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Two Nights in Lisbon

"Super-suspenseful, addictively twisty, and 100% unpredictable, this exhilarating revenge thriller sees an American couple’s pasts slice to the core of international politics."

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LoveReading Says

LoveReading Says

Wowsers. It’s kind-of a cliché to praise quality thrillers for being unpredictable and un-put-down-able, but Chris Pavone’s Two Nights in Lisbon delivers both those qualities with outstanding style. Reeling with smart misdirection, and raising questions around how well we really know people, Two Nights in Lisbon is a twisty rollercoaster of a read.

The unnerving scenes of an American woman, Ariel, waking-up in Lisbon to find her husband gone soon veers in a direction you won’t see coming, setting the tone for the rest of the novel. Just when you think you’ve figured out what kind of story this is — bam! A new nugget comes to light and you’re hurtled down an entirely different track. In Lisbon for a vacation around her new husband’s work trip, Ariel reports his disappearance to the local police, and then the US Embassy. Neither are particularly interested at first — he hasn’t been gone that long, maybe he’s off with a mistress. A tonne of everyday explanations could account for his absence. But it’s not long before the stakes are raised — think changed identities, NDAs, and a murky situation in which it seems that no one’s who they claim to be.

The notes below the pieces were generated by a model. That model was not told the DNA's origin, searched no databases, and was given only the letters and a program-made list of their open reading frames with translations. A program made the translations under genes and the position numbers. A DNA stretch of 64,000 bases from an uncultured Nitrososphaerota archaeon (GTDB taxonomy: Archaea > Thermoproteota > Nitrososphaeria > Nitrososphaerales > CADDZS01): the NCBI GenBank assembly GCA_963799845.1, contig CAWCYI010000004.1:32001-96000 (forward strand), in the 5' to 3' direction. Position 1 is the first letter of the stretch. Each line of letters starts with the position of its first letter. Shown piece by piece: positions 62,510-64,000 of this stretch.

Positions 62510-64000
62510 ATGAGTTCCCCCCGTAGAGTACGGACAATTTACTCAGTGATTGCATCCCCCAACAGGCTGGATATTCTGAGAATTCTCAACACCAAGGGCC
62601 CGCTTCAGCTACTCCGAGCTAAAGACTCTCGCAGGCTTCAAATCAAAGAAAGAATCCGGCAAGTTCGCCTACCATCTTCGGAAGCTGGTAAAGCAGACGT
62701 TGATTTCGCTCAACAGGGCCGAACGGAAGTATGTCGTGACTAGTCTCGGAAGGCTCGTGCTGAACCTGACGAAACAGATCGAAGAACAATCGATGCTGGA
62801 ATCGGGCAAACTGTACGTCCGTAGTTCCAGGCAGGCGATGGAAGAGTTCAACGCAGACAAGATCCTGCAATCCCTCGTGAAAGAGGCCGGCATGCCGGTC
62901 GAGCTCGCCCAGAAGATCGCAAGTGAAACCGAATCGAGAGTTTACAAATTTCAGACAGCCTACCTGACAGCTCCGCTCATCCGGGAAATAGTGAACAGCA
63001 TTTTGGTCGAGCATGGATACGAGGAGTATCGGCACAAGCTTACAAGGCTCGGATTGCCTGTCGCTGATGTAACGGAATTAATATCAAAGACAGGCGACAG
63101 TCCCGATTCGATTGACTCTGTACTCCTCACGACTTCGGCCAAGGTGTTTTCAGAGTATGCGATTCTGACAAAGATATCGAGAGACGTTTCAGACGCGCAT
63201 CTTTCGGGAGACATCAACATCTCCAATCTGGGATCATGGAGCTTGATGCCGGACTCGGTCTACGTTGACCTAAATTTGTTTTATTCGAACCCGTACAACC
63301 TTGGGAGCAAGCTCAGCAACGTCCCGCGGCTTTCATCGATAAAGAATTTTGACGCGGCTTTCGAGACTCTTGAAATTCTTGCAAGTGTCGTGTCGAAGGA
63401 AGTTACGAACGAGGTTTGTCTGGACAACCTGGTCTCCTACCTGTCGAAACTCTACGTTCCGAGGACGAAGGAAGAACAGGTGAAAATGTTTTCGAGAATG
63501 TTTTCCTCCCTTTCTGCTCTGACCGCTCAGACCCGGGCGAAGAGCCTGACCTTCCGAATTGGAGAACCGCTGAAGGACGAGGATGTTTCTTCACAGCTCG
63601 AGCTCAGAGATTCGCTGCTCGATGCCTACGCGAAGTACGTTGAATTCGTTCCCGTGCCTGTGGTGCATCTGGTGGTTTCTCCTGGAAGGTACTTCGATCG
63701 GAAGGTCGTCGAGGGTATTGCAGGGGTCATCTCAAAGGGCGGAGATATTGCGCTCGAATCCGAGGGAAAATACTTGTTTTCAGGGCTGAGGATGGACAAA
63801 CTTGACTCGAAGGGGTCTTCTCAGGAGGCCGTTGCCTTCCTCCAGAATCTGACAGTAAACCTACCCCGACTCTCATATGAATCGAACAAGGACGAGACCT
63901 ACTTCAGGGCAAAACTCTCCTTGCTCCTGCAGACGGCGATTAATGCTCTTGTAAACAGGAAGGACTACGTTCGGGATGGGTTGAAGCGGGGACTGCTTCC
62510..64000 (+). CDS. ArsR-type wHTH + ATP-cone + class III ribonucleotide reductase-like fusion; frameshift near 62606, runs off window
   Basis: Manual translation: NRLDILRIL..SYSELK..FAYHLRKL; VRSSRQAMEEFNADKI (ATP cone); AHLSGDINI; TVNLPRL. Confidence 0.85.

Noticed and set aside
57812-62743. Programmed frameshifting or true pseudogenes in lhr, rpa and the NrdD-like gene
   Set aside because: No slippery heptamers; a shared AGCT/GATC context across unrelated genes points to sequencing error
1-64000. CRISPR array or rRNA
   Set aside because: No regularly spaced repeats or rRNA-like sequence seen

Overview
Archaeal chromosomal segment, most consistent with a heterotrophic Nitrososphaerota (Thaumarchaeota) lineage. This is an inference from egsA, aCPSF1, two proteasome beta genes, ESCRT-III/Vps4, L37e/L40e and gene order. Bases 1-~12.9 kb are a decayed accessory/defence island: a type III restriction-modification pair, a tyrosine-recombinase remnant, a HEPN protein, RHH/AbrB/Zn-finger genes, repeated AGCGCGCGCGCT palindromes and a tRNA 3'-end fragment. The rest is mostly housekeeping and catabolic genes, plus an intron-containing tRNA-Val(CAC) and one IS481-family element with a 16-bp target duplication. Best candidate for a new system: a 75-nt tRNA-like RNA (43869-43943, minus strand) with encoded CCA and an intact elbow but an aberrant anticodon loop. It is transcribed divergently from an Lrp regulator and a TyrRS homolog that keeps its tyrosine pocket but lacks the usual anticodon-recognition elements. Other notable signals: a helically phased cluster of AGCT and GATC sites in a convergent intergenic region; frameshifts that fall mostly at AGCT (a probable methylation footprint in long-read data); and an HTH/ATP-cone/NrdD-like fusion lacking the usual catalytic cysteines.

As Ariel remarks, “We tell ourselves stories about each other, about ourselves too, our pasts. We construct our narratives, we start with the big picture and then add details one by one, like building a house”, ending up with something “that looks like it’s been there forever, even though it’s a brand-new fabrication”.  And, having built a new life for herself, Ariel is forced to return to her past if her new husband is to have a future, and all the while she has her son back home to worry about, “one of the reasons that Ariel felt like she’d been living on high alert, waiting for some bad thing to happen”.

Diving headlong into male abuses of power, and touching on how we leave digital footprints even if we try our damndest to be digitally invisible, Two Nights in Lisbon is a triumph.

Joanne Owen

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